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Motivating the Quiet Ones...

Quora Question: How can a teacher support and motivate shy and quiet students who show signs of intelligence in the classroom?

It is important that all students have a voice especially the shy or quiet ones that are often dominated by other students during small group work. Here are some ways I helped my quieter students be heard.

First a Story from the Classroom:

I was running a Socratic Seminar in my classroom and had 3 table teams working at one time. One student who was always quiet in class spoke so well and so eloquently when it was his turn that the entire group of students stood up and gave him a standing ovation. The look on his face was one of pure joy and amazement. He was clearly not expecting that response. He had totally prepared for the seminar, had copious notes in his book (Silent Spring) and made excellent points. I was quite moved by this. I had never heard him speak in class until that moment when he had his “turn” to speak.

In order to achieve this independence with 3 teams running their own Socratic Seminar we did our first one as a whole-class. In this way my students learned the process. Points are earned by speaking from a resource. This means that all students must speak up in their team in order to get credit. One person in each team keeps track of points earned. To be completely fair this is a true round table discussion where students speak in a clockwise order. No-one is allowed to speak out of turn or interrupt another student. This is why my very quiet student finally spoke. It was his turn and no-one spoke over him. Once students learn the process and that a Socratic Seminar is not a “free for all” they love it and get very good at it. This is one way to help quieter students learn to speak up.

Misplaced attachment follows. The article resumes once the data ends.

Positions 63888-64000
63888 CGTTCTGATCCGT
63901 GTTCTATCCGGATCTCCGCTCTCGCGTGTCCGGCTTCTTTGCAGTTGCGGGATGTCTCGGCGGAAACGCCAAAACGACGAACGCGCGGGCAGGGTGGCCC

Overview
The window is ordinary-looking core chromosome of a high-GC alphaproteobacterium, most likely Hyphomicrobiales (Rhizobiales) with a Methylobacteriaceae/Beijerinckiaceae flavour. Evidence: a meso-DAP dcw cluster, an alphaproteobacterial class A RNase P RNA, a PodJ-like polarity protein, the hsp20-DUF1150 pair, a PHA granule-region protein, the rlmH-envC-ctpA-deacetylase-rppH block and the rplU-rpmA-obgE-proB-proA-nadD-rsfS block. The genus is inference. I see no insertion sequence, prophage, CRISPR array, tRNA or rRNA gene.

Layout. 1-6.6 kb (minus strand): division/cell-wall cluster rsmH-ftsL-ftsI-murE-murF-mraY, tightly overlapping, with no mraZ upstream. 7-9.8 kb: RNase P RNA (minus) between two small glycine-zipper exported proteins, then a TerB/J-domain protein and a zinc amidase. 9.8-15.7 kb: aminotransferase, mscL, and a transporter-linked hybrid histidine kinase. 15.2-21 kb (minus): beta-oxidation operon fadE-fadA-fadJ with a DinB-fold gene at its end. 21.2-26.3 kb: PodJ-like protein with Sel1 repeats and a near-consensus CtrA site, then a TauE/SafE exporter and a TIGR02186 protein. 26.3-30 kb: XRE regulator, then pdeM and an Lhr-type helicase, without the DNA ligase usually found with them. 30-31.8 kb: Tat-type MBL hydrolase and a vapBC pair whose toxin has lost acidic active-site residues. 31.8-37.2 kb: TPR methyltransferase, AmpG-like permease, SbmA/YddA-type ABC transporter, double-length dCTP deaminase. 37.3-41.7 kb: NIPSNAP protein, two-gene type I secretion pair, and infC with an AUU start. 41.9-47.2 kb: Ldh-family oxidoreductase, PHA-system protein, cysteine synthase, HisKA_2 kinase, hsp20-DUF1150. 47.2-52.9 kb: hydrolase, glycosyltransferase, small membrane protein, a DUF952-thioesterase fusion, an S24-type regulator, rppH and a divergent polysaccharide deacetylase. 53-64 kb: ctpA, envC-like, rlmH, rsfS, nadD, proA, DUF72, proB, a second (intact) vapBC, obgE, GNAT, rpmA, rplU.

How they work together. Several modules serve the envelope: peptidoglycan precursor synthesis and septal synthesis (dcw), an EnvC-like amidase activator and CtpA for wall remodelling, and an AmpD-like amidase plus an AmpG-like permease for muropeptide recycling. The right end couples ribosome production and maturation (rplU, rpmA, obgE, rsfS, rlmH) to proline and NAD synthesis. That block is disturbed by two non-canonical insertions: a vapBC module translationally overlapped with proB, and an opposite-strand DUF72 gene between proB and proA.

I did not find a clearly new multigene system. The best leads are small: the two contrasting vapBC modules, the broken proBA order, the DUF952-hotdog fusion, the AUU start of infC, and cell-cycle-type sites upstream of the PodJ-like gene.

Strategies to help quieter or shy students feel comfortable speaking in class:

  1. Run a Socratic Seminar (must be well-structured).

  2. Run a well-structured debate (clear times to speak with time limits). (I have an example guide for running a debate on my TPT store if you want to see how to run a structured debate)

  3. Run your small group discussions in a Round Table format.

  4. When calling on a whole class for answers to questions, call on an entire table team, not an individual, and then rotate which students will speak up for the next team answer.

  5. When students have presentations instead of presenting to the entire class have them present to other table teams. This lowers their anxiety and increases the chances that a shy student will speak up.

Final Thought: ALL students deserve to have a voice in class. Quiet students will open up if they feel less pressure/anxiety because they are not speaking in front of the entire class. They need baby steps to build to that stage but should have some pressure to speak within smaller groups or when representing a team response.

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